The mean proportion (%) of time spent either above (≥10mmol/l), below (≤3.1mmol/l) or within (3.2 -9.9mmol/l) our predefined glycaemic ranges will be calculated for each participant over the recording period and adjusted for 24 hours. A glycaemic shift in this context is defined as a statistically (p<0.05) significant reduction or increase in the proportion of time spent within a glycaemic range i.e. shift from hyperglycaemic to normoglycaemic range.
It is argued that blood glucose levels of <3.9mmol/l can be defined as hypoglycaemic however a lower threshold of <3.1mmol/l has been selected for the hypoglycaemic cut point for this study. This is because although physiological responses are evident when levels are <3.9mmol/l, including a reduction in endogenous insulin and an increase in pancreatic glucagon secretion , actually blood glucose levels drop to <3.9 mmol/l in healthy individuals, without any clinically significant outcomes, particularly in women. Thus this definition potentially leads to an over estimation of clinically significant hypoglycaemic events. Blood glucose levels of <3.1 mmol/l result in autonomic (sweating or shaking) and neuroglycopenic symptoms (confusion, incoordination, speech difficulties) [22,23]. A number of studies have used this definition for determining hypoglycaemic events in people with diabetes mellitus [24-26].
The threshold of ≥ 10 mmol/l has been selected for the hyperglycaemic range because blood glucose levels at this magnitude are associated with T2DM complications thus the main objective in diabetes management is to keep blood glucose levels below this threshold with the aim to maintain blood glucose levels around 7 mmol/l in such patients.
There are a number of secondary outcomes for this study which are listed below:
NB: 1 - 4 will be calculated as change between visit 1 - 2, visit 1 - 3 and between 2 - 3.
HbA1c test will be conducted on visit 1 and visit 3 to confirm presence/remission of pre- or overt diabetes. We will additionally collect standard demographic data such as ethnicity, age, family history of T2DM and CHD/CVD, BMI, body weight, waist and hip circumference and systolic and diastolic blood pressure.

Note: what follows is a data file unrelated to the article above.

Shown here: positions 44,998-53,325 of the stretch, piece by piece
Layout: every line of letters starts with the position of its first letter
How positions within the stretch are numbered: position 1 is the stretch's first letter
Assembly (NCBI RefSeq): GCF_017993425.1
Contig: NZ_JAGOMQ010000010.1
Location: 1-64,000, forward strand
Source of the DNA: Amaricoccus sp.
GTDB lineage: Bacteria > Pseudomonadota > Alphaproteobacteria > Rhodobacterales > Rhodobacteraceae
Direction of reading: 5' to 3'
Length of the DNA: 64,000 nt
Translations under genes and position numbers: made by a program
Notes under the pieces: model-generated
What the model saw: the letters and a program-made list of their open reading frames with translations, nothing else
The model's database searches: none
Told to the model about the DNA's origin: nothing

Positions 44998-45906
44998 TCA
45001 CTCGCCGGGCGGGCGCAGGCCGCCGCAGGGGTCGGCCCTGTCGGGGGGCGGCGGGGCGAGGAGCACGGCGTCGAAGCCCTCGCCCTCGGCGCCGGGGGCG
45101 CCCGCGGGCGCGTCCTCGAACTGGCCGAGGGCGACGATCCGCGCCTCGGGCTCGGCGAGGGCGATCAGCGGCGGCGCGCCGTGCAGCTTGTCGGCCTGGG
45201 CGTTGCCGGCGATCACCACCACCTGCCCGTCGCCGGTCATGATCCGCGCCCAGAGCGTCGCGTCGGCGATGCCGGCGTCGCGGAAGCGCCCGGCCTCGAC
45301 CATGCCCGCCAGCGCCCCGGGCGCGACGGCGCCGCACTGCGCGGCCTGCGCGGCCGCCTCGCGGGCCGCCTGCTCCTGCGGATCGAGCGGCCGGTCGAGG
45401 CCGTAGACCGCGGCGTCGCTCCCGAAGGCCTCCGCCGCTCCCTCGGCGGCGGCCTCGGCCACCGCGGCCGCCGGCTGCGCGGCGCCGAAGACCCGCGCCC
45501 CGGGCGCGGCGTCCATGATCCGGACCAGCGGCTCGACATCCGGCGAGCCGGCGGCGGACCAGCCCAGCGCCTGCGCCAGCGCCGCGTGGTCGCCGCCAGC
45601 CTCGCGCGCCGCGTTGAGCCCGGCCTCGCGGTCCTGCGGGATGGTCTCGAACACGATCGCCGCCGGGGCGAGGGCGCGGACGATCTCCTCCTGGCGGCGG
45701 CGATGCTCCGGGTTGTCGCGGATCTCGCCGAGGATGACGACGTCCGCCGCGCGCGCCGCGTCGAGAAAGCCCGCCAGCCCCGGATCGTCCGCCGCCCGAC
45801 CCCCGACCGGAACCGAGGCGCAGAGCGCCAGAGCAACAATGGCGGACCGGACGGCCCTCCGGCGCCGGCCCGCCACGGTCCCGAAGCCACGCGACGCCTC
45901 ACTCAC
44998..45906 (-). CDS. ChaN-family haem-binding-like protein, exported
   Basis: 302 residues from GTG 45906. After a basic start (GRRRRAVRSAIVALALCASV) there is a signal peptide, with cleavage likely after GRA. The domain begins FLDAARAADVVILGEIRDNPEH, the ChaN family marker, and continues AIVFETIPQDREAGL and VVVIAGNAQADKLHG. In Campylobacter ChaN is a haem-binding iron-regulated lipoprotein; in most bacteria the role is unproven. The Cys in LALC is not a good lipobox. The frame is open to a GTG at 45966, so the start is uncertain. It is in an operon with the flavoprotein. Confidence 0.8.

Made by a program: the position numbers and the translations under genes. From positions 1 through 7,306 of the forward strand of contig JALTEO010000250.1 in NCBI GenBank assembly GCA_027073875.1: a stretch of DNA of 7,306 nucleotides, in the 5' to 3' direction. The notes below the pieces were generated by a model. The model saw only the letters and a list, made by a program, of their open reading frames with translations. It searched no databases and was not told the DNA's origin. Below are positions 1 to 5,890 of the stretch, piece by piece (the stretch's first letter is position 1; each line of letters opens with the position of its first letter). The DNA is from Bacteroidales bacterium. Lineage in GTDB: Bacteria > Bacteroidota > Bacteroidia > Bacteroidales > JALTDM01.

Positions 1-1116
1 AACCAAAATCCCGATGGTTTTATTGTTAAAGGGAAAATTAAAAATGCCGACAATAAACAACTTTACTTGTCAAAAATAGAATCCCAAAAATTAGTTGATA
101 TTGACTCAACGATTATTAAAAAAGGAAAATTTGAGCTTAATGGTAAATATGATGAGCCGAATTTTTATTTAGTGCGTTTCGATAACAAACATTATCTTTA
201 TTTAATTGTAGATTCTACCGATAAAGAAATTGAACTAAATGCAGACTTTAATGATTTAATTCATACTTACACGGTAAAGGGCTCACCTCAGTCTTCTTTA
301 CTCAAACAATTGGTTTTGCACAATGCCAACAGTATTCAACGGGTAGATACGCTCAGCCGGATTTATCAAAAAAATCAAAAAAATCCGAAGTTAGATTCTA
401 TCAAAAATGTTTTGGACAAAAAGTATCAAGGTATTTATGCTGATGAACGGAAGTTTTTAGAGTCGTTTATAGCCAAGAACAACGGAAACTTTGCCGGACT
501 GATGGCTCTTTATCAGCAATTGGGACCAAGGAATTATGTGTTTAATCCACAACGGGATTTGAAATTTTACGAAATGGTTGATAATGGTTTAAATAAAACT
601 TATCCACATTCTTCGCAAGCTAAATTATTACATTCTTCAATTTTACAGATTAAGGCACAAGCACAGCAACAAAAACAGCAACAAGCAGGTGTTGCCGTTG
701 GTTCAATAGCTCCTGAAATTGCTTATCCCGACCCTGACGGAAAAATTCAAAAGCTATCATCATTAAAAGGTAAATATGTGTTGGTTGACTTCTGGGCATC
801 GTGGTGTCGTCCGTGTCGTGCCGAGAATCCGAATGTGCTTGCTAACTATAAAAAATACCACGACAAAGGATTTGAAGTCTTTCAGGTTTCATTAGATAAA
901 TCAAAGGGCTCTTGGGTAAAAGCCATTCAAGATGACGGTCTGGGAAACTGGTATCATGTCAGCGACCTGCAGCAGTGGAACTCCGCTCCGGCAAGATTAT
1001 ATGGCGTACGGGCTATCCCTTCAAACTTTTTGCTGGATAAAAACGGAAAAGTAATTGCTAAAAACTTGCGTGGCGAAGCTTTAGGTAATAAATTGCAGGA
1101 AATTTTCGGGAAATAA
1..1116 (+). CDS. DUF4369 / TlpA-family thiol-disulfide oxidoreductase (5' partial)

We will seek consent from each participant to access their medical notes to record any data that may be relevant to this study.
Sample Size We aim to recruit 20 obese patients who are awaiting either a gastric bypass or sleeve gastrectomy at the Leicester Royal Infirmary. This is a pilot study and therefore does not require a formal power calculation. However, a very recently published trial assessed glycaemic control in 10 obese individuals with T2DM 7 days after surgery using a standard liquid meal followed by blood sampling at 0, 30,60,90 and 120 minutes . This group were able to detect improvements in glycaemic control despite the small sample size. With 90 surgeries taking place a the Leicester Royal Infirmary in 2010 and with approximately 65 currently on the waiting list we feel it achievable and relevant in light of existing evidence to recruit a target number of 20 patients.
Statistical Analysis The analysis will be of a descriptive nature, we will comprehensively phenotype the sample rather than comparing groups. Therefore, statistical tests will not be performed. For the primary outcome the mean time to glycaemic shift with 95% confidence intervals will be calculated. For secondary outcomes each participant will act as their own control and data will be analysed using the change from baseline. Results will be reported as mean (%% CI) for continuous measures or count (percentages) for categorical. For hypothesis generation the analysis will be repeated by type of surgery.
Standard operating procedures We will collect all study measures in line with the Leicester Diabetes Research Group standard operating procedures.
|Study Design||Observational Model: Cohort
Time Perspective: Prospective
|Target Follow-Up Duration||Not Provided|
|Sampling Method||Non-Probability Sample|
|Study Population||20 successive obese patients who are awaiting either a gastric bypass or sleeve gastrectomy|
|Study Groups/Cohorts||Bariatric sugery patients
Obese patients who are awaiting either a gastric bypass or sleeve gastrectomy
|Publications *||Not Provided|
* Includes publications given by the data provider as well as publications identified by ClinicalTrials.gov Identifier (NCT Number) in Medline.
|Completion Date||December 2015|
|Primary Completion Date||December 2015 (Final data collection date for primary outcome measure)|
|Ages||18 Years to 75 Years (Adult, Senior)|
|Accepts Healthy Volunteers||No|
|Contacts||Contact information is only displayed when the study is recruiting subjects|
|Listed Location Countries||United Kingdom|
|Removed Location Countries|
|Other Study ID Numbers||11/EM/0463|
|Has Data Monitoring Committee||No|
|U.S. FDA-regulated Product||Not Provided|
|IPD Sharing Statement||Not Provided|
|Responsible Party||University of Leicester|
|Study Sponsor||University of Leicester|
|Collaborators||University Hospitals, Leicester|
|PRS Account||University of Leicester|
|Verification Date||December 2015|